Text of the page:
Eric Masson, PhD, Ohio University
1. Introduction. For the past two years, our group has been exploring Cucurbit[n]uril (CB[n])-contained reactions and conformational changes in aqueous medium (see sections 3.1 – 3.3). CB[n]s are pumpkin-shaped macrocycles bearing n glycoluril motifs linked by methylene bridges, two hydrophilic carbonylated portals and a hydrophobic cavity. Our group has also diversified its activities, and has been designing dynamic supramolecular polymers, which use CB as "soft" non-covalent connectors between monomeric units (see section 3.4).
2. Impact. This year, PRF support allowed us (1) to publish three articles (one in the European Journal of Organic Chemistry, see section 3.1, and two in Organic and Biomolecular Chemistry, see sections 3.2 and 3.3 – the study described in section 3.3 was selected for the cover image of the issue) and (2) to have a pending article in JACS (currently under revision, see section 3.4). The PRF-funded postdoctoral associate is a co-author on three of these articles, including the one in JACS. In addition, two graduate students, whose supplies were purchased with PRF funds, have generated enough results to prepare at least two additional manuscripts. PRF funding had a formidable impact on our research activities, and is currently allowing the preparation of two proposals to the National Science Foundation during the fall submission window (Macromolecular, Supramolecular and Nanochemistry, as well as Division of Materials).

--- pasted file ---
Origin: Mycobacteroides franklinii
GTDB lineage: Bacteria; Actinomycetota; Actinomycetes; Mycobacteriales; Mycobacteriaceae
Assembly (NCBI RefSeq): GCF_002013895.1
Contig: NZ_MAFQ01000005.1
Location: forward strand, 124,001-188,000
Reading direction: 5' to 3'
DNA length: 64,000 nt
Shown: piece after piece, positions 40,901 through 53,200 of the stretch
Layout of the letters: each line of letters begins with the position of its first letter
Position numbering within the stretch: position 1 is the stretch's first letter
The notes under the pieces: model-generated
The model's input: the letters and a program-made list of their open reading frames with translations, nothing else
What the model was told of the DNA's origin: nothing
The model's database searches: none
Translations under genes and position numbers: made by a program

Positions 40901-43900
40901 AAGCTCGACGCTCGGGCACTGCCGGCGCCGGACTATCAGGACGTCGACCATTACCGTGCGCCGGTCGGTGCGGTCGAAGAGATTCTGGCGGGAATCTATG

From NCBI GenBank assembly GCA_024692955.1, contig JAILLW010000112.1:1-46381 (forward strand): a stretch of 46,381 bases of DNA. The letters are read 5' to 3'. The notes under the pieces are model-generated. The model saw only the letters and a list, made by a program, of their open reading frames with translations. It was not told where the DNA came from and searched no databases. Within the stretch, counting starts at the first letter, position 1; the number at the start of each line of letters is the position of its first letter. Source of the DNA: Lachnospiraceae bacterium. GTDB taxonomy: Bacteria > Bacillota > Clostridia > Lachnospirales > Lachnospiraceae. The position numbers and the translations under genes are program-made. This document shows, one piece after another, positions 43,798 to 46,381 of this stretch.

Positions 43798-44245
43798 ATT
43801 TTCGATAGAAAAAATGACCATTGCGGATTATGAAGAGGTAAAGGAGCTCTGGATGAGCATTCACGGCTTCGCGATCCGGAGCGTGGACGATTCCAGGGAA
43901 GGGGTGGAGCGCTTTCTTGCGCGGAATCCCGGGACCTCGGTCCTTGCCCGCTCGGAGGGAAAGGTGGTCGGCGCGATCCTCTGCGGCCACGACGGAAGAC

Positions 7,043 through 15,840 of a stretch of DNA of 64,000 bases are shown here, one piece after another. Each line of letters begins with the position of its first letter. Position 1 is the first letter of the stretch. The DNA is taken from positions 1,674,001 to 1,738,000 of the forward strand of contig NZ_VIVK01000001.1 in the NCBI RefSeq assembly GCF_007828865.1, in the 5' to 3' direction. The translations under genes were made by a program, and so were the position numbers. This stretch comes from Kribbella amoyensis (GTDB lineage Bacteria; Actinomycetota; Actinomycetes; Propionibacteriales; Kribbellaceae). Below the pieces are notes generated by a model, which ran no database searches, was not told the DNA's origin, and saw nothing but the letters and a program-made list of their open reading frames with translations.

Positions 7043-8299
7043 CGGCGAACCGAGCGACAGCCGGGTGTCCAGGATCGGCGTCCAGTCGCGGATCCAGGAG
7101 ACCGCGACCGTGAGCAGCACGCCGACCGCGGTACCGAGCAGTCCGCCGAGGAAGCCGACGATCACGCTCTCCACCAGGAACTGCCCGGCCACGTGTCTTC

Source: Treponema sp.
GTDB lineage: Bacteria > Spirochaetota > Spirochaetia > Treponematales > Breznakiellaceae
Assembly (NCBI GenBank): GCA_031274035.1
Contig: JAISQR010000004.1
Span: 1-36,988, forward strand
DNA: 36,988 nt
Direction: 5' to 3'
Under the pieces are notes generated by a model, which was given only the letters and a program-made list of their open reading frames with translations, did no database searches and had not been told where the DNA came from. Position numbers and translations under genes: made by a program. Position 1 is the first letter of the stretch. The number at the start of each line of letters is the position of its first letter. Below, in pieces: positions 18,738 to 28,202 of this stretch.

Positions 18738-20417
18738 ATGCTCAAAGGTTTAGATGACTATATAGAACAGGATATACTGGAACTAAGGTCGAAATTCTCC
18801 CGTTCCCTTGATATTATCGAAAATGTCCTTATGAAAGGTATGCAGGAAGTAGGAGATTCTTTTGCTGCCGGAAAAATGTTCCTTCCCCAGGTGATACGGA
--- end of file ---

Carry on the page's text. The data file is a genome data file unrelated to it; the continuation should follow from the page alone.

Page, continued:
3. State of Research
3.1. CB[n]s as tools to determine the torsional barrier of substituted biphenyls. We showed that the torsional barrier of biphenyls 1, which bear a prochiral dimethylsulfonium group at their 3-position, could be determined by variable temperature 1H NMR spectroscopy only after encapsulation into CB or CB; the macrocycles triggered the splitting of the two methyl signals. The key finding of this study is that confinement of the biphenyl units into the macrocycles amplifies the dissymmetry caused by the various ortho- and ortho'-substituents. We also determined that CB[n] encapsulation has a very limited impact on the torsional barriers, and we compared the latter with calculated values obtained using a highly accurate benchmarked density functional method (see section 3.2). To the best of our knowledge, this study is the first case of CB[n] use as an analytical accessory to access coveted kinetic parameters such as these torsional barriers. It is also anticipated to be applicable to a wide range of bi(het)aryl derivatives.